Board Certified Family Law Specialist Matt Arnold answers the question: “How is the amount of child support decided in North Carolina?”
As of March 30, North Carolina has over 1,300 confirmed cases of the coronavirus disease, while at least six people died from COVID-19 in the state, including one coronavirus-related death in Mecklenburg County.
Several days earlier, North Carolina Gov. Roy Cooper issued a “stay at home” order for the entire state. The order went into effect at 5 p.m. on March 30 and will remain in place for 30 days, according to WBTV.
A Surge in U.S. Unemployment Due to the Coronavirus Pandemic
As most businesses have been shut down in North Carolina and all across the nation, a record 3.3 million Americans filed for unemployment benefits, according to The Washington Post. As experts predict a recession in 2020, the U.S. unemployment rate has risen to 5.5% already, according to the report.
For those paying or receiving child support – and alimony, for that matter – the obligor parent becoming unemployed or experiencing a substantial loss of income can be a tremendous financial blow for both parents and their children.
Unfortunately, the coronavirus pandemic has led to a surge in unemployment across the country, and things could get much worse as the end of the pandemic is nowhere in sight. As more people are laid off and lose their jobs, there is an ever-increasing demand for reduction in child support and spousal support in North Carolina. Can you lower these payments due to the coronavirus pandemic?
Lowering Child Support or Alimony Payments Due to the COVID-19 Pandemic
Not long ago, Marvel actor Jeremy Renner asked a judge to reduce his child support payments due to the pandemic, according to The Daily Beast. According to court documents, the actor said he is facing an unexpected financial situation due to the pandemic and its effect on the film and television industry.
Renner asked to reduce payments to his ex-wife, Sonni Pacheco, for their daughter to $11,201 per month. Currently, the actor is paying $30,000 per month, but he argues that the lowered amount would closely match his daughter’s “reasonable needs.”
Normally, the obligor who cannot afford to make child support or alimony payments due to an involuntary and substantial loss in income can request a modification to the existing order. However, doing so is difficult or even impossible during the COVID-19 pandemic because North Carolina courts have been “largely closed” in response to the pandemic.
Grounds to Reduce Child Support During the Pandemic
There are at least two potential grounds to request a modification to child support during the coronavirus pandemic.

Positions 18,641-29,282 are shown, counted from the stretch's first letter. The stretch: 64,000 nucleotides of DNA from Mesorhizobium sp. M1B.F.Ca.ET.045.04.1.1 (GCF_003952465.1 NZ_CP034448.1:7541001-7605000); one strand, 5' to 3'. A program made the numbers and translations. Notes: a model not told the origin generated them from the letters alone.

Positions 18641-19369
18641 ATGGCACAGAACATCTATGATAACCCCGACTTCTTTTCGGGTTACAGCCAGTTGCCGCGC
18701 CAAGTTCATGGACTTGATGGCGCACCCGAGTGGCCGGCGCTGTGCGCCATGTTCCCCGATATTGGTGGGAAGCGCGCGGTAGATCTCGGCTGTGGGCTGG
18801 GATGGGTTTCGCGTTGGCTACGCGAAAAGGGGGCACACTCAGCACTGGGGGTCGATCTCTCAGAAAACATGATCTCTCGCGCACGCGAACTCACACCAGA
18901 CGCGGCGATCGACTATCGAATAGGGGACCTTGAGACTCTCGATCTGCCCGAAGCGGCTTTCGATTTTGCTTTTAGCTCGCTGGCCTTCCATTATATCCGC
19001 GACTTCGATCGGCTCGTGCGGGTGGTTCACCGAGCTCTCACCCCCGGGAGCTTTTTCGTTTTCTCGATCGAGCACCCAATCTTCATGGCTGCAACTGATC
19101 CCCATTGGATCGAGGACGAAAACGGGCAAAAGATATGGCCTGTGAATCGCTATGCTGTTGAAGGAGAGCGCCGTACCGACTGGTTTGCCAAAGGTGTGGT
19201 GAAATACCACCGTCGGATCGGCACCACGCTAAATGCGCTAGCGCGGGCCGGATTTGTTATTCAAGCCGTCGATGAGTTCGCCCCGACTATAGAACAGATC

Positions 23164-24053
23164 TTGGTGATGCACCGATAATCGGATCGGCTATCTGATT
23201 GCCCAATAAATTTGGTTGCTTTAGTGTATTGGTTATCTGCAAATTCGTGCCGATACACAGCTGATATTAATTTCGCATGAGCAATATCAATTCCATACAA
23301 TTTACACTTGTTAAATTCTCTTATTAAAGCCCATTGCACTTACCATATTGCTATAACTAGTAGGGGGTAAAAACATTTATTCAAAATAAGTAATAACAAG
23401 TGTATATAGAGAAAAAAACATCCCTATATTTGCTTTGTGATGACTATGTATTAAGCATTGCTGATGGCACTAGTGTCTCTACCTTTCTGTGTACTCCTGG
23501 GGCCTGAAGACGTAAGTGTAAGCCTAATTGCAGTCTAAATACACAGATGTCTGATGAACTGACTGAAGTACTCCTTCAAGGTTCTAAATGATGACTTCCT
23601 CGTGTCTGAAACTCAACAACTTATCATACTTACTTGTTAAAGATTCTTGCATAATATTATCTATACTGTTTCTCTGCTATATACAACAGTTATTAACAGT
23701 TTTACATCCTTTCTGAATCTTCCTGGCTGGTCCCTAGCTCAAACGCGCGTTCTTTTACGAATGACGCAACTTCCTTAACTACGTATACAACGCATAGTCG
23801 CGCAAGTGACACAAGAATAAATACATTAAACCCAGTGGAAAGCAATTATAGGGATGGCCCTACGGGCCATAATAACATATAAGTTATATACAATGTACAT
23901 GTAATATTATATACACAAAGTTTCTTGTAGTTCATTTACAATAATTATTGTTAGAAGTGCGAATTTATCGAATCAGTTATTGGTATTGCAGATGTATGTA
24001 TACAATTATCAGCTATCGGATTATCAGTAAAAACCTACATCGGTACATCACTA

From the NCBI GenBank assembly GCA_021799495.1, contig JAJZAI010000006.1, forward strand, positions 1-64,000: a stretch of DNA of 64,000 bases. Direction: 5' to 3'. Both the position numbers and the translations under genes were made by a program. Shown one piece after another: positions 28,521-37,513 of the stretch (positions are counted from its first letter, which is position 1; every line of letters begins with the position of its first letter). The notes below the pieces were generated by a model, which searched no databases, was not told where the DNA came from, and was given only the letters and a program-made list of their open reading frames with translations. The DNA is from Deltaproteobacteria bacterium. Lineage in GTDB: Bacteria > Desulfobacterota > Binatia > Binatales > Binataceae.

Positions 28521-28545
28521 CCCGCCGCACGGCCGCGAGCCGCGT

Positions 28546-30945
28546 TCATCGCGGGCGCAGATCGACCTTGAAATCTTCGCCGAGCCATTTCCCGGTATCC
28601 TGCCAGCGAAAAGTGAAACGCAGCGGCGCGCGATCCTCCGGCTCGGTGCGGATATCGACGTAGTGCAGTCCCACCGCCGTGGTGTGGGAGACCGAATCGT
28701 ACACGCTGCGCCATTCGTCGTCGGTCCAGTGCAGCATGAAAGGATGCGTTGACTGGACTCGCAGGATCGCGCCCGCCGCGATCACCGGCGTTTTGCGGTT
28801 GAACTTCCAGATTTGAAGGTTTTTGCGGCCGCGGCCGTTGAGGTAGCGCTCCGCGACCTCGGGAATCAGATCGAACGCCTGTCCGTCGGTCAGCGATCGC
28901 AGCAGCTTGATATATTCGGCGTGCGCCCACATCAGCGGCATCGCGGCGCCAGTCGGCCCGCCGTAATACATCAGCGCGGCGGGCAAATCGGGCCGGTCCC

Involuntary Decrease in Income
An involuntary loss of a job or mandatory reduction in work hours can be a valid ground to reduce the child support payment. As over 160,000 people in North Carolina are projected to lose their job as a result of the coronavirus and hundreds of thousands of others could be hit with pay cuts or reduced work hours, you may be able to lower your child support obligation if you were affected.
The Child’s Needs Suddenly Change
If your child no longer requires daycare services during the coronavirus pandemic, you may be able to lower the amount of child support. The same principle applies if the child’s other needs suddenly change because of COVID-19.
Talk to a Charlotte child custody attorney if you want to lower the payments during the COVID-19 pandemic or if you are the parent who receives child support to fight against the requested modification. Contact Arnold & Smith, PLLC, for a consultation. Speak with our detail-oriented and well-versed lawyers with offices in Charlotte, Lake Norman, and Monroe, please contact Arnold & Smith, PLLC today at (704) 370-2828 or find additional resources here.
The family law practice group at Arnold & Smith, PLLC includes two Board-Certified Family Law specialists and one Child Welfare Law specialist, as well as several attorneys with many years of family law experience that are committed to providing a powerful voice to individuals facing the often-tumultuous issues in this area of law. The range of issues our family law clients may be facing include pre- and post-nuptial agreements; separation agreements; post-separation support; child support (both temporary and permanent); absolute divorce; divorce from bed and board; military divorce; equitable distribution of assets; child custody (both temporary and permanent); retirement benefits and divorce; alimony and spousal support; adoption; and emancipation. Because this area of the law is usually emotionally charged and complicated, the family law attorneys at Arnold & Smith, PLLC act with the utmost dedication to ensure that each client understands his or her options, and then act to achieve the best result possible for that client’s particular situation.
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